“Gosh” This is such a spacey rhythmic game, but it opens up the album with pitch-shifted vocal samples bouncing off a captivating drum-line. Nearly two minutes in, the bass brings some melody into the mix and the whole track really blossoms.

“Loud Places” (featuring Romy) and “SeeSaw” (featuring Romy) Both these tracks feature Jamie’s xx bandmate Romy Madley Croft. “Loud Places” is a rousing, almost gospel-driven ode to the club while “SeeSaw” is a reverb-drenched bit of sonic abstraction obscured by a driving beat. Both tracks indicate that when the group does reconvene to record album number three, the future will be quite bright.

“Sleep Sound” Here, an alarm-clock sound gives way to a chilled, house-driven haze. The track is peppered with some well-placed bits of sampled vocal harmony. It all sounds extremely slick.

PHOTO: Barenaked Ladies album "Silverball"
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Barenaked Ladies’ “Silverball” ***1/2

Twenty-three years after making its debut with “Gordon,” Barenaked Ladies is still going strong on its 13th studio album, “Silverball.” I’m sure every other review will mention this, but the band really did suffer a loss in 2009 when co-lead singer Steven Page left. This is the band’s third post-Page offering and like its two immediate predecessors, “Silverball” lacks the playfulness that used to be the band’s calling card.

Still, Ed Robertson has done a mighty fine job leading the band through this transition and picking up the slack as the band’s key front-man. Robertson has been an ace songwriter and offered up album highlights since the band’s beginning and that hasn’t changed, even if the quirk-factor has been turned down considerably.

Without Page, you still have keyboardist Kevin Hearn and bassist Jim Creeggan to still give the group’s albums a sense of variety. On earlier records, there was a fun contrast mainly between Page and Robertson. Thankfully, in Page’s absence there are still three considerably skilled songwriters in the band.

Probably due to its goofy name, I’m not sure this band has ever gotten the credit for its range and considerable eclecticism. Sure, it had hits with the silly “One Week” and “The Old Apartment,” but on the flipside, this has always been a multi-faceted group of musicians. Check out the seriously jazzy closer to 1994’s “Maybe You Should Drive,” “The Great Provider,” for proof. It has always, from the start, been an extremely eclectic band in its tastes and delivery.

That eclecticism is a little muted now on “Silverball,” which stays mostly in the middle of the “adult-alternative” realm. Still, there is murkiness in the guitar-textures of the appealing “Say What You Want,” and surprising heft in the opening riff of “Get Back Up.” The Farfisa-esque organ on “Narrow Streets” speaks volumes, as does the almost country-esque kick-drum on “Piece Of Cake.”

Yes, “Silverball” shows a mature version of this band, but they wear the maturity well. Considering it also sang the theme to “The Big Bang Theory” eight years ago, and thus, due to that show’s omnipresence in syndication -- presuming they got a good deal -- probably never actually have to work again, it is nice that the band is still going strong and evolving as a collective unit. “Silverball” is a worthy addition to its discography that proves that Barenaked Ladies still has plenty left to say. Here’s to another 23 years!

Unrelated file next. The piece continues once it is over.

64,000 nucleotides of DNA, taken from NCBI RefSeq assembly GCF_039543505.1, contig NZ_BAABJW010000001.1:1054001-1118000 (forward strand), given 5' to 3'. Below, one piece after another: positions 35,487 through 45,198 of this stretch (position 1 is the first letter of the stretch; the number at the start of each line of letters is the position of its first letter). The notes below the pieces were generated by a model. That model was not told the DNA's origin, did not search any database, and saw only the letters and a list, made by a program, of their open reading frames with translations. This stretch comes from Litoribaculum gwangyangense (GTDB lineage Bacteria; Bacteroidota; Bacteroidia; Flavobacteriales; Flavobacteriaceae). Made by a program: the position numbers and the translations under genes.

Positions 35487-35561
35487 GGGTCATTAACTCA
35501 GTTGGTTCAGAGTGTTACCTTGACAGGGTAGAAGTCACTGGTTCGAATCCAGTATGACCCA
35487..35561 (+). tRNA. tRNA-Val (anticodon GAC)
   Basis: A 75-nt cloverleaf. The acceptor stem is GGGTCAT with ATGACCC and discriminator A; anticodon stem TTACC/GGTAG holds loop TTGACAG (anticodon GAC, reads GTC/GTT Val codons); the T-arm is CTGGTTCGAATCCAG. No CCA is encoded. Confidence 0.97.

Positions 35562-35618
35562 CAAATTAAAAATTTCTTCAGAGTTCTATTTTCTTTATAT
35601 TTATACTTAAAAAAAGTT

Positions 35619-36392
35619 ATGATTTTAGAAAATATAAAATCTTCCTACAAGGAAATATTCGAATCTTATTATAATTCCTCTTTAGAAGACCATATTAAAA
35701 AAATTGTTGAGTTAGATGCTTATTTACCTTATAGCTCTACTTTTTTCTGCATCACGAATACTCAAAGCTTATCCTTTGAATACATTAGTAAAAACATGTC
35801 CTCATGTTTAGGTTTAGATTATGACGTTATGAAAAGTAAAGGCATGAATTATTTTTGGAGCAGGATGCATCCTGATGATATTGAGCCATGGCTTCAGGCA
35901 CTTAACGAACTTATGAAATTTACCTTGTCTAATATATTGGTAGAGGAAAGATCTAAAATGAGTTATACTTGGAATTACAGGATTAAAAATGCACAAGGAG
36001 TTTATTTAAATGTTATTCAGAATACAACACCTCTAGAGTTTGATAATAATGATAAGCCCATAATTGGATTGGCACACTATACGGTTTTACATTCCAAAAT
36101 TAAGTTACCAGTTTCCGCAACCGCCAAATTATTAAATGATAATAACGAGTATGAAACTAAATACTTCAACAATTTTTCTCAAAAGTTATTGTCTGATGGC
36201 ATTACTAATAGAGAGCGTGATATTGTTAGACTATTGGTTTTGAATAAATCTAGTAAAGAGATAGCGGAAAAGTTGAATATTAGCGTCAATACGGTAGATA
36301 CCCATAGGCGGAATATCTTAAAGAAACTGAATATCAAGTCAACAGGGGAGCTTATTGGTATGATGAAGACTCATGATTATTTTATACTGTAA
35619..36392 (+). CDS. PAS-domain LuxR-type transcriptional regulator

Focus Tracks:

“Crowded Streets” Yes, my main focus track is led by Jim Creeggan and not Robertson, but this jumpy bit of new-wave is the bounciest and most appealing song on the record and it really should be a key single.

“Silverball” This title-track is an appealing ballad that is given real texture with well-placed reverb and fuzz. It’s quite a beautifully-crafted track.

“Duct Tape Heart” This is probably the silliest record. Again, this has a new-wave core thanks to Hearn’s extremely eighties-flavored synth-line.

PHOTO: Ben Lees album "Love Is The Great Rebellion"
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Ben Lee’s “Love Is The Great Rebellion” **1/2

Ben Lee is on his 11th album. This feat is pretty incredible, considering he’s only 36 years old. But that’s what happens when you begin making records at a young age and in Lee’s case, “Love Is The Great Rebellion” comes 20 years after his debut, “Grandpaw Would.”

Lee has always had a mixed-bag of a career, showing early signs of greatness with 1997’s “Something To Remember Me By.” His early albums from when he was signed to the Beastie Boys’ Grand Royal label had an appealingly scrappy quality. He was presented as an impossibly young troubadour with a fitting Evan Dando fascination. Over time, he would experiment with different sounds. He successfully teamed with Dan The Automator on 2002’s trippy collection “Hey You. Yes You.” He then scored a decent hit -- partly probably thanks to a key placement in an episode of “Grey’s Anatomy” -- with “Catch My Disease” off of 2005’s “Awake Is The New Sleep.”

“Love Is The Great Rebellion” is his debut record for Warner Brothers and it is clear from the beginning that Lee is out to get a pop hit. In the process, this music seems a little dumbed down and simplified when compared to his career highlights. “Giving Up On Miracles,” and “Goodbye To Yesterday” sound like standard pop, middle-of-the-road fare. Unfortunately, it takes a few seconds of listening to “Big Love” to realize that it isn’t in fact a cover of The Buggles’ “Video Killed The Radio Star” and “Happiness” tries to be cute and sweet -- and to a certain degree, it is -- but accidentally winds up being cloying and syrupy, in spite of a slightly funny cameo from Donovan.